Tough Measures Banning 'Preachers Of Hate' Introduced

Tougher measures that would prevent extremists from entering Britain have been outlined by the Home Secretary today.

The new rules, announced by Jacqui Smith, will make it easier to exclude those who would enter the UK with the intentions of stirring up religious or racial hatred. The move will cover animal rights extremists, anti-abortionists, neo-Nazi's and extremist clerics.

Since 2005, 230 people have been banned from Britain on grounds of national security and for "unacceptable types of behaviour". Around 80 of these people have been religious extremists.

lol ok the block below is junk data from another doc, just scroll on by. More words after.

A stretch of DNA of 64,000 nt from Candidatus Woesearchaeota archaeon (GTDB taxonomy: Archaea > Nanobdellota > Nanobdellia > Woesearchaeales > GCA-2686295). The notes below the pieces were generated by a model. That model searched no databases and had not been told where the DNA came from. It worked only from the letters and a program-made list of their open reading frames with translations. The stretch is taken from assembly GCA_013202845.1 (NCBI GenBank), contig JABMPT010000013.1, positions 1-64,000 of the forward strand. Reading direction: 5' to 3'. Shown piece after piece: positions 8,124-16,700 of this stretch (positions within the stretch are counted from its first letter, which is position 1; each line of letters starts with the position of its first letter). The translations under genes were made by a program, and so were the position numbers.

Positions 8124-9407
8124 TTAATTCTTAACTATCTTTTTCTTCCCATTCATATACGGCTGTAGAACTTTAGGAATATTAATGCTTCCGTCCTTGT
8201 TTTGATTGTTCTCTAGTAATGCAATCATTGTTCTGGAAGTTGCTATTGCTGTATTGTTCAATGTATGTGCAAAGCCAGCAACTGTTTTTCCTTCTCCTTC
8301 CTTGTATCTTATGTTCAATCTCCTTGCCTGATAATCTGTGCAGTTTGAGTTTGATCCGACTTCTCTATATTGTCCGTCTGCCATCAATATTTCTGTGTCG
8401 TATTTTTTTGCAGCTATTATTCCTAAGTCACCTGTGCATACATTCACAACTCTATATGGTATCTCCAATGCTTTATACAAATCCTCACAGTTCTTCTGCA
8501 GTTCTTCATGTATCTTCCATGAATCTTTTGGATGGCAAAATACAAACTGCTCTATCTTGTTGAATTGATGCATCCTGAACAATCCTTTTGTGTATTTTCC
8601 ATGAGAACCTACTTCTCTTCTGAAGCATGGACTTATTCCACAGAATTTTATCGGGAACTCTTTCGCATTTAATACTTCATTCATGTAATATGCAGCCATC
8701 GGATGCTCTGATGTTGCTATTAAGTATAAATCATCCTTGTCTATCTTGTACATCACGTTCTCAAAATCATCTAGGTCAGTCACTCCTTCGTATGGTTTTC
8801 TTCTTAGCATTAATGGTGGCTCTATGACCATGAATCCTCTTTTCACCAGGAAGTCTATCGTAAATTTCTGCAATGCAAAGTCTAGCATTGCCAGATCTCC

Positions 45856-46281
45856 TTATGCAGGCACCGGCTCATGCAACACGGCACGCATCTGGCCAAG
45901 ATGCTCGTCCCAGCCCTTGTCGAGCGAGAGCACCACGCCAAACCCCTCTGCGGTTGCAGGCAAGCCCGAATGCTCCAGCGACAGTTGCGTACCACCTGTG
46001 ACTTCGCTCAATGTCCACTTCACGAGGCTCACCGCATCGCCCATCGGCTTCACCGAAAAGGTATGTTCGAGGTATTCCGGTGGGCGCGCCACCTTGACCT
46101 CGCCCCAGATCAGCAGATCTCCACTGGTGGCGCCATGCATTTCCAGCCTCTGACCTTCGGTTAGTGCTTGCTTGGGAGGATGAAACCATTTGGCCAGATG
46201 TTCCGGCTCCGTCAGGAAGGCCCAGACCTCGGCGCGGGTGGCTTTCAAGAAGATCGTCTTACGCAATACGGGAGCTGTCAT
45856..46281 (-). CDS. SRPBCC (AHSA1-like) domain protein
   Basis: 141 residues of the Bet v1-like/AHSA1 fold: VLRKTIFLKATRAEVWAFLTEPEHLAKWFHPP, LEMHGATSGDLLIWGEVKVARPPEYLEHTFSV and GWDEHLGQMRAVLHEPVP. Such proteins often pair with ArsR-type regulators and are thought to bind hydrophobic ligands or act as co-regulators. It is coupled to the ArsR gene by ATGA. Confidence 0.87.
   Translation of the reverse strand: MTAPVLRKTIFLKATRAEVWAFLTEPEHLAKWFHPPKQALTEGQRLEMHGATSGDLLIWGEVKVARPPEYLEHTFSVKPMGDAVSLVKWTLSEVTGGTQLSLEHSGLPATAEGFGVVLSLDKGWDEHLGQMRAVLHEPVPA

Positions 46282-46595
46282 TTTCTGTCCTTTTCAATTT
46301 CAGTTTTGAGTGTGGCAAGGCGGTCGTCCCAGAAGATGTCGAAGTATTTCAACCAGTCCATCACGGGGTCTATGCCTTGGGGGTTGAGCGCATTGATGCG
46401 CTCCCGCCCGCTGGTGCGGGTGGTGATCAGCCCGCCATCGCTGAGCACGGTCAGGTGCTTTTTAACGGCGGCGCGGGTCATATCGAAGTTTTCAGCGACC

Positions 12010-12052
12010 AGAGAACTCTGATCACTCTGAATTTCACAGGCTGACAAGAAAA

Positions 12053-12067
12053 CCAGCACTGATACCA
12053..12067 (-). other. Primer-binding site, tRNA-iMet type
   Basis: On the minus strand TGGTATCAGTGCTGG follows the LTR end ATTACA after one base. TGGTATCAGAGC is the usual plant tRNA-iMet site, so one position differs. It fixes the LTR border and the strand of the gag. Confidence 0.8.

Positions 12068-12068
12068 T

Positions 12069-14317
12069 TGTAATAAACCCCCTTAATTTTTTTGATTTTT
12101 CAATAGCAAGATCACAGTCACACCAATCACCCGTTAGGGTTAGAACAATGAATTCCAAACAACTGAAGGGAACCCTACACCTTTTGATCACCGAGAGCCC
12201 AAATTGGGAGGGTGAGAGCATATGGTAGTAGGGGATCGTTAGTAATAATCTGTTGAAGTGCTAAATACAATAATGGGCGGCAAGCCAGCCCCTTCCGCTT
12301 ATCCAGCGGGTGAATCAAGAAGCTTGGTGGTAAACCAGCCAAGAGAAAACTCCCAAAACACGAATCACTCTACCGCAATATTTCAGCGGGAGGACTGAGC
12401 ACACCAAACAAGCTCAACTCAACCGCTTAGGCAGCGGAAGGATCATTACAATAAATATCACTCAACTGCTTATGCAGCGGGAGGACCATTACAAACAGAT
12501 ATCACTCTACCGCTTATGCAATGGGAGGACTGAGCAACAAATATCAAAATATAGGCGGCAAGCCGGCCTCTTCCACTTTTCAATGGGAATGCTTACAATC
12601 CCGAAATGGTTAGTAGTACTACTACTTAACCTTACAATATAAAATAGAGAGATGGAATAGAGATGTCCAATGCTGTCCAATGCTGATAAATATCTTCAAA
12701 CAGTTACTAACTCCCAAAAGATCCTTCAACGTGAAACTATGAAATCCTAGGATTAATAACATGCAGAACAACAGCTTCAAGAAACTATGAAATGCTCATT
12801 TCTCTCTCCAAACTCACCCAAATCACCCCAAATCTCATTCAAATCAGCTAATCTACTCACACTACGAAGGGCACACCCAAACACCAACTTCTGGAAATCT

Previously, their identities of those excluded had been kept unknown, but they were revealed when they publicly complained about the decision against them.

For the first time the Government will "name and shame" so-called "preachers of hate", and share the exclusions list with other countries.

The Home Secretary said: "Through these tough new measures I will stop those who want to spread extremism, hatred and violent messages in our communities from coming to our country.

"Coming to the UK is a privilege and I refuse to extend that privilege to individuals who abuse our standards and values to undermine our way of life."

Omar Bakri Mohammed, a radical Muslim cleric, was banned from the UK following the July 7 bombings, while Nation of Islam leader Louis Farrakhan - from the US - was excluded in 2002, and Yusuf al-Qaradawi was banned earlier this year after being described as a "dangerous and divisive" preacher by Tory leader, David Cameron.


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